Jacole Prince gets sentenced to more than thirty years.
Mass Appeal Wire Reports
KANSAS CITY, Mo. — Jacole Prince, the Kansas City mother who locked her young daughter inside a closet for years, was found guilty of 3 crimes on Friday (Nov. 21) and she’ll spend the next 30-plus years in prison. After almost 3 hours of deliberation, jurors found Prince guilty of first-degree assault, child abuse and first-degree child endangerment. She was sentenced to 20 years on the assault charge, 7 years on the abuse charge and 7 more years on the endangerment charge.
Prince’s attorney argued that his client suffered from a mental illness that caused her to do some horrible things. The jury didn’t buy it. “We’ve all sat through some very heart-wrenching things. Horrible things,” said defense attorney Curtis Winegarner.
“Placing your child in these circumstances is either mental illness or it’s just pure evil. And I’m telling you there’s nothing that has been presented by the prosecutor that proved beyond a reasonable doubt that this woman is pure evil.”
Jury recommends up to 34 years in prison for Jacole Prince, convicted of child abuse of 10-year-old daughter. pic.twitter.com/3A8K8HKp1m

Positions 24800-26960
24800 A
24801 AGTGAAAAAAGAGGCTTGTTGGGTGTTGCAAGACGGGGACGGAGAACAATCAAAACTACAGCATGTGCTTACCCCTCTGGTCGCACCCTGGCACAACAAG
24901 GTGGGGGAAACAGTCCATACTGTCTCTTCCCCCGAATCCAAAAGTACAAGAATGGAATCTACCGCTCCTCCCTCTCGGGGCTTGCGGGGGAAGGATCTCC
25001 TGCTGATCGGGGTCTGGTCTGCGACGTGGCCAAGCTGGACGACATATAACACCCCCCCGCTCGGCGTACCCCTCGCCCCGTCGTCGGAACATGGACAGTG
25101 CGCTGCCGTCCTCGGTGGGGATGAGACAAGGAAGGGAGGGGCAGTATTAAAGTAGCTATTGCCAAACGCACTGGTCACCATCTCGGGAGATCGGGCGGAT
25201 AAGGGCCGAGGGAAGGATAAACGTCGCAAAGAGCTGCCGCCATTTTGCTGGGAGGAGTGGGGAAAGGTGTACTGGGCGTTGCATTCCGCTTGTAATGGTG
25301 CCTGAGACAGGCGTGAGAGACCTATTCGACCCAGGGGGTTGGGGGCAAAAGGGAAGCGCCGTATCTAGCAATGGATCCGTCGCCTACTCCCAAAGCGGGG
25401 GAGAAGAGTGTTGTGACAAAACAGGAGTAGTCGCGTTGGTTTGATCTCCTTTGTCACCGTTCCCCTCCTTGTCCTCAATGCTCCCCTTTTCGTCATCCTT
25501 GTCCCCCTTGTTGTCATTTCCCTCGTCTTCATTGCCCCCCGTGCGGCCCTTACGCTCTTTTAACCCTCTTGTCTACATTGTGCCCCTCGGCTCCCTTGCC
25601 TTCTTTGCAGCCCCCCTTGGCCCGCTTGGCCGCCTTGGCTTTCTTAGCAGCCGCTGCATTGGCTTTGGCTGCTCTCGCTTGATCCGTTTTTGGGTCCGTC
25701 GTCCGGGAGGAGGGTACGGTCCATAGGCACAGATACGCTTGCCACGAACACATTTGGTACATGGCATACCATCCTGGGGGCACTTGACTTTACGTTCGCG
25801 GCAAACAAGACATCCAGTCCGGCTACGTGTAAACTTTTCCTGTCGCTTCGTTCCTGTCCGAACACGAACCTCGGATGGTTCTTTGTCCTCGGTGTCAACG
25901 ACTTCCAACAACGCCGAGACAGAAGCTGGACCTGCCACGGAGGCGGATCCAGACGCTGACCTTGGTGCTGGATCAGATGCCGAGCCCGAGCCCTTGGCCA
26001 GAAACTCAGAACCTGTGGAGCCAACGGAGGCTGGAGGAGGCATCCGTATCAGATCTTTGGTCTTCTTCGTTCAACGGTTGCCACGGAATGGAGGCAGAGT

— The Kansas City Star (@KCStar) November 21, 2015
Prince’s daughter, known to the court as L.P., was only 10 years old in June 2012 when law enforcement officials found her enslaved and covered in her own feces inside a maggot-infested, urine-soaked closet. The little girl, who needed a heart transplant, was dressed in clothing fit for a 2-year-old.
She weighed only 32 pounds.
“This innocent little girl was beaten. She was starved. She was locked in the maggot-infested, urine-filled, feces-filled closet for days on end. All of this at the hands of her so-called mother,” said assistant prosecutor Mary Beth Lundak.
“She was hiding her away. She didn’t allow anyone into the house. She didn’t take her to school. She didn’t take her to the doctor. She lived in that closet for more than five years and not a single person in that complex had ever seen or heard of or knew of the existence of L.P.”
During sentencing, the little girl took the stand and praised the court’s decision while reading her own handwritten letter. She’s now living with a foster parent. “Now you can’t hurt me anymore because you are in jail,” said L.P. “I hope you can be a better person when you are in jail . . . . Don’t worry about me. I am in a better place and a better home.”